In fact, Ambassador Zhang Hanhui’s idea is precisely to actively involve small and medium-sized enterprises (SMEs). However, it is often just a “small business” by Chinese standards. For example, Huaxin, from the small border town of Dongning in Heilongjiang province, has been for a long time largest Chinese investor in the Russian Far East.

It is Chinese SMEs that own many restaurants and hotels in Russia, most of which focused on Chinese tourists before the COVID-19 pandemic. It is the micro-enterprises of the Chinese border regions which they search obtain resident status in various preferential zones of the Far East, namely the territories of advanced development and the free port of Vladivostok.

However, Chinese small and medium enterprises have faced serious problems in recent years:

First, they have been gradually ousted by major players, both Chinese and Russian, in the most profitable sectors. The example of the Huaxin company is quite illustrative. In 2016, its de facto subsidiary Armada-Land sold all its assets to the Russian company Rusagro and exited the market.

Second, the difficulties in hiring Chinese workers due to the depreciation of the rouble, as well as the administrative measures to take foreign companies out of the informal sector, Have put many Chinese small businesses in a very uncomfortable situation. They could no longer work according to the old method, relying on Chinese labor and dark projects, but could not and did not want to work according to the new method.

Third, the coronavirus pandemic has dealt a heavy blow to Chinese SMEs. The flow of Chinese tourists, from which many Chinese businesses benefited, has ceased. After it became clear that the epidemiological situation in Russia was much worse than in China, the “returnees” rebroadcast residence. According to subjective estimates, between a third and a half of Chinese entrepreneurs doing business in Russia have physically left the country. Many of them have sold their business.

Will they go back to Russia now? There are no formal obstacles. In June 2021, Moscow unilaterally survey all entry restrictions for Chinese citizens, but the turbulence of the current situation and the stereotype of Russia as a “country unable to cope with the pandemic” (even though we have already abolished most restrictions, while china continues put one city after another in lockdown), are seriously affecting the desire to live and work in our country.

My interlocutors who work with Chinese companies confirm that the interest in the opportunities opening up on the Russian market is enormous. Everyone now gets a lot of requests from Chinese colleagues to give a breakdown of the situation in a particular industry. The explanation for this interest is very simple: goods and services become much cheaper for the Chinese with the current exchange rate of the Russian ruble.

So far, however, words are not turning into action. Small and medium-sized businesses are following suit, generally adopting a wait-and-see attitude and watching not only fluctuations in the ruble, but also the government’s willingness to compromise with foreign investors.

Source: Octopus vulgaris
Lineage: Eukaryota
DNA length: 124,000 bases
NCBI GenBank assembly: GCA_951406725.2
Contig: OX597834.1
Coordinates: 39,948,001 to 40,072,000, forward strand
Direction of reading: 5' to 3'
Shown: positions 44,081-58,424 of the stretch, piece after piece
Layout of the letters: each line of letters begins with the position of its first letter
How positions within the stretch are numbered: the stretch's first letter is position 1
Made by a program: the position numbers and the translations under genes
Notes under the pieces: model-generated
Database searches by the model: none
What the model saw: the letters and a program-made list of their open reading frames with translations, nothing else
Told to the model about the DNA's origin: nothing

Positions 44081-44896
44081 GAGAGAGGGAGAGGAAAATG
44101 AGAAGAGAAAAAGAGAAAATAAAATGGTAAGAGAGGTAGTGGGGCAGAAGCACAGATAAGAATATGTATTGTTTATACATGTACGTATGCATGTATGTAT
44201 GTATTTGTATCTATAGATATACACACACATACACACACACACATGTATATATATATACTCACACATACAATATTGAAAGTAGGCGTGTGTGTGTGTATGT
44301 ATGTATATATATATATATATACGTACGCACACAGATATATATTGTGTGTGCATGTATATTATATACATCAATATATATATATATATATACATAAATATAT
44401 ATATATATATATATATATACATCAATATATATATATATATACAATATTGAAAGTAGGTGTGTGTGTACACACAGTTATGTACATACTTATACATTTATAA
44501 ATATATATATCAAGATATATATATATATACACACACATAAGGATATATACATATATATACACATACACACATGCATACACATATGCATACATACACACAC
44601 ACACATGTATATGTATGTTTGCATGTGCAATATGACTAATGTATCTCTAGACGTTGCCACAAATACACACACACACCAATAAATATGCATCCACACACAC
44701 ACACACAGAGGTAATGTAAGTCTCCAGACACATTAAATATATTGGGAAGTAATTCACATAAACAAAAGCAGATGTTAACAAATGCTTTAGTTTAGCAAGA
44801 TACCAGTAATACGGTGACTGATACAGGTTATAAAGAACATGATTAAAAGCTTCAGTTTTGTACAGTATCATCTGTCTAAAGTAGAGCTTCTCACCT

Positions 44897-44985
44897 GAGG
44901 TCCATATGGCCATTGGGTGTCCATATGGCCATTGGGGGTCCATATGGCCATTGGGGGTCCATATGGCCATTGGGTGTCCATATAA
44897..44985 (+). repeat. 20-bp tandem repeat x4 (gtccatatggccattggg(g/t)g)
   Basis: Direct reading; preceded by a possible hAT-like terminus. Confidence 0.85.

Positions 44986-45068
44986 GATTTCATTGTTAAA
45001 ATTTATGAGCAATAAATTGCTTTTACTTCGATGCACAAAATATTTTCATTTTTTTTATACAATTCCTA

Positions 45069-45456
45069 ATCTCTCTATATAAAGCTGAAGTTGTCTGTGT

Like eight years ago, in the wake of the “post-Crimean” sanctions wave, China’s main calculation is that Russia would supposedly offer “special and privileged” operating conditions to Chinese companies. Translated into economic pragmatism, this means: 1) obtaining state guarantees for investment transactions, insuring the investor against fraud by the Russian partner; 2) admission to strategic industries – ports, extraction of mineral resources; 3) simplification of procedures for processing workers from China and duty-free import of equipment and machinery for investment projects; 4) implicit advantages over investors from other countries.

In eight years, the Chinese have never received such concessions. By the way, in private conversations, they were offended by this, saying that Russia got more from China than China got from Russia after both countries’ relations with the West deteriorated.

Will the situation change now? I would venture to guess not. What is certain is that the situation will not change radically.

First, it is not in the interest of Russia, which does not want to trade one dependency for another. Preventing strategic industries from falling under the control of foreign capital, giving priority to domestic specialists and localizing production are the pillars of Moscow’s investment policy. So far, there have been no exceptions, even for such an important partner as China.

Secondly, Chinese capital always has the possibility of investing in countries with low purchasing power and an even weaker state, unable to rigidly dictate its rules to its foreign partners. The Chinese work much more comfortably in these countries than in Russia.

Therefore, I see the situation for the next decade as follows:

There will be more and more Chinese products in Russian stores, and they will replace Western products in most market niches. Eventually, Chinese tourists, attracted by the cheap prices, will also return. It is likely that two or three flagship projects, such as Yamal-LNG, will be implemented. However, there will not be a massive attraction of Chinese investors on the particular terms that China is hoping for. However, this will in no way affect the dynamism of the Russian-Chinese strategic partnership.

From our partner RIAC